The science of shimmer: iridescence in bird feathers

Bird feathers owe their brilliant hues to pigments, specialized structures



‘Most feathers owe their tones to pigments: organic compounds scattered through the feather. Melanin, the pigment responsible for black, brown and tan hues, is produced by birds and resides in feather structures called melanosomes, according to Audubon.’

ISABELLE BUSCH, Evergreen reporter, columnist

A glint catches your eye. The fiery metallic shine belongs to a Calliope hummingbird, who hovers curiously in front of you. Then in a shimmering blur, it is gone, leaving your eyes ablaze with nearly unbelievable colors.

Many bird species are dazzlingly bright, especially compared to most other animals. Their feathers are truly works of art. How do they do it?

The incredible colors of hummingbirds and some other birds are the product of evolution. Birds have perfected the science of color. All feathers are built out of keratin, the same substance in human fingernails and hair.

Most feathers owe their tones to pigments: organic compounds scattered through the feather. Melanin — the pigment responsible for black, brown and tan hues — is produced by birds, and resides in feather structures called melanosomes, according to Audubon.

Melanin is also a prominent pigment in human skin and hair. Yellow and red hues, like those seen in flamingoes and goldfinches, are the work of carotenoids. Birds absorb carotenoids from their food.

The creation of iridescence, however, depends on another strategy. Instead of simply filling the feather with pigment, iridescent feathers have specialized microscopic structures that reflect light in a more impressive manner. The secret lies in stacking layers of melanosomes and interspersing tiny air pockets, according to Audubon. Essentially, the feather acts as a prism.

“The amazing thing about iridescence is that it’s totally structural, like an oil slick; from some perspectives, the feathers are black, and from others, they are, well, iridescent,” said Daniela Monk, WSU professor of ornithology.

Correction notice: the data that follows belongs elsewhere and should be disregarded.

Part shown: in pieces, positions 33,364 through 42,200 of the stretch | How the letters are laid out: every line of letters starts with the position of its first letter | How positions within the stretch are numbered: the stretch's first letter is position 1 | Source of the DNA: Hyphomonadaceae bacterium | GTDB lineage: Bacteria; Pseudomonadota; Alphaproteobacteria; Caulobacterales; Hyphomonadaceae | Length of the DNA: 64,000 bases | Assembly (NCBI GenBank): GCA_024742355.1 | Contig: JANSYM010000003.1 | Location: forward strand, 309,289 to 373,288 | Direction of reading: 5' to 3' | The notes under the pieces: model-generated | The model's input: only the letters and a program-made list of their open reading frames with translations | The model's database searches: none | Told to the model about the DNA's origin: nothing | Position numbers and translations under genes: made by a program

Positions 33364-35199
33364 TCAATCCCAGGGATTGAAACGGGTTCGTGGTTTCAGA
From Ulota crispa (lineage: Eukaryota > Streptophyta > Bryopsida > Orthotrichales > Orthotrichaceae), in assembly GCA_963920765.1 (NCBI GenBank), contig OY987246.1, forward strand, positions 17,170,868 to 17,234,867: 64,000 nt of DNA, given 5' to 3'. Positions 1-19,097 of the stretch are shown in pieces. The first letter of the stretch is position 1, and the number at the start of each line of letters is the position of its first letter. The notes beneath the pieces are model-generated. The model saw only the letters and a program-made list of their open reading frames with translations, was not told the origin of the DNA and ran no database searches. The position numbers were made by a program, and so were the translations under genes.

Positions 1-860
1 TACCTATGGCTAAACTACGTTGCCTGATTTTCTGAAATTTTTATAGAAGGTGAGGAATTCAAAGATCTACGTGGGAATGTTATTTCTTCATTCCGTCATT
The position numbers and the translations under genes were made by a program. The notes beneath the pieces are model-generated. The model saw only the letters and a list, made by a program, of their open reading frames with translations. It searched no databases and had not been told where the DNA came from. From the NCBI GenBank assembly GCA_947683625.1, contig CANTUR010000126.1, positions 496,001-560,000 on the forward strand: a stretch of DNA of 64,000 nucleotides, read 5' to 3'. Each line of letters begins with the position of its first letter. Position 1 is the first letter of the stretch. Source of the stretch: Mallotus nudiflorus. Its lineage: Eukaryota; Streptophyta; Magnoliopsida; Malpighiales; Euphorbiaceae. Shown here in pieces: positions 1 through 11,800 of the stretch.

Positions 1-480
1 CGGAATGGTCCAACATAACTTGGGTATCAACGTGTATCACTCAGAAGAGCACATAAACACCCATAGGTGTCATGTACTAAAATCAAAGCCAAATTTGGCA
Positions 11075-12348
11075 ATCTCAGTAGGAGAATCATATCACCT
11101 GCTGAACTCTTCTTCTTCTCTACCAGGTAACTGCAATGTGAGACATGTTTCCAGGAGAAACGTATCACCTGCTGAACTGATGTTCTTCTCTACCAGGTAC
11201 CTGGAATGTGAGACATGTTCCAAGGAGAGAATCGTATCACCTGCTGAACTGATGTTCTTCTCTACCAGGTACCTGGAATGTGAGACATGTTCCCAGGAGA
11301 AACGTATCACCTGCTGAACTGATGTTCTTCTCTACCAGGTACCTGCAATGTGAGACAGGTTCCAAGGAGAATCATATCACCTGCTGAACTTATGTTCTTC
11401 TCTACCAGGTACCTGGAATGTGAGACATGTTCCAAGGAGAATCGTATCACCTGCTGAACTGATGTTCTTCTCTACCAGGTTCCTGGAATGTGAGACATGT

The air pockets scatter light while the melanin absorbs certain wavelengths, reflecting a select range of them. This produces a single, vivid color, like the blue of a Steller’s jay. Because these structures do not rely on pigment, they appear brown if viewed from the underside. Their reflective properties only work in one direction.

Hummingbird feathers produce a rainbow of hues. Their melanosomes are pancake-shaped; instead of consistent air pockets, hummingbird feathers have scattered ones, according to Audubon.

These filter light into a variety of different wavelengths, depending on the angle from which they are viewed. This is why the color of a hummingbird’s gorget, or throat feathers, shifts and morphs as it zooms past.

Why have birds evolved such colorful feathers?

“The purpose of iridescence is for display purposes, attracting the attention of the opposite sex, or for species recognition,” Monk said.

Research offers many explanations, but the most accepted theory is to attract mates; brighter colors indicate better health. However, these colors come with costs. Along with making a bird hot to potential mates, shimmering feathers heat up faster. Spanish researchers found iridescent feathers can be up to 5-degrees Celsius hotter than surrounding pigmented feathers.

Researchers at Akron University in Ohio discovered iridescent feathers shed water less efficiently. Iridescent feathers also make it undoubtedly harder to hide from predators. Since iridescent feathers pose challenges to a bird, those that shimmer the brightest prove their fitness to potential mates.

Peacocks, magpies and hummingbirds are all prime examples. Feather structures found on fossils provide evidence that certain species of dinosaurs — including Archaeopteryx, Microraptor and the recently discovered Caihong juji — grew flashy iridescent feathers to attract mates, according to National Geographic and the National Science Foundation.

Iridescent plumage may also be a form of communication. Since the color of the plumage varies depending on how it is angled to the viewer, perhaps the hovering and twisting of hummingbirds are sending a message to their fellow fliers.

Rufous hummingbirds are notoriously territorial. Their iridescent plumage could be an important part of communicating with rivals.

Like many bird species, hummingbirds are tetrachromatic. Instead of having three types of cones in their retina, they have a fourth that allows them to see ultraviolet light: a section of the spectrum invisible to humans.

Iridescent feathers reflect UV light particularly well, providing support for both the communication and mate attraction theories, according to research from Cornell University.

Now that you know the science behind shimmer, take a second glance at the next bird you see. Many birds on campus, including starlings, crows and magpies, put on stunning displays of iridescence.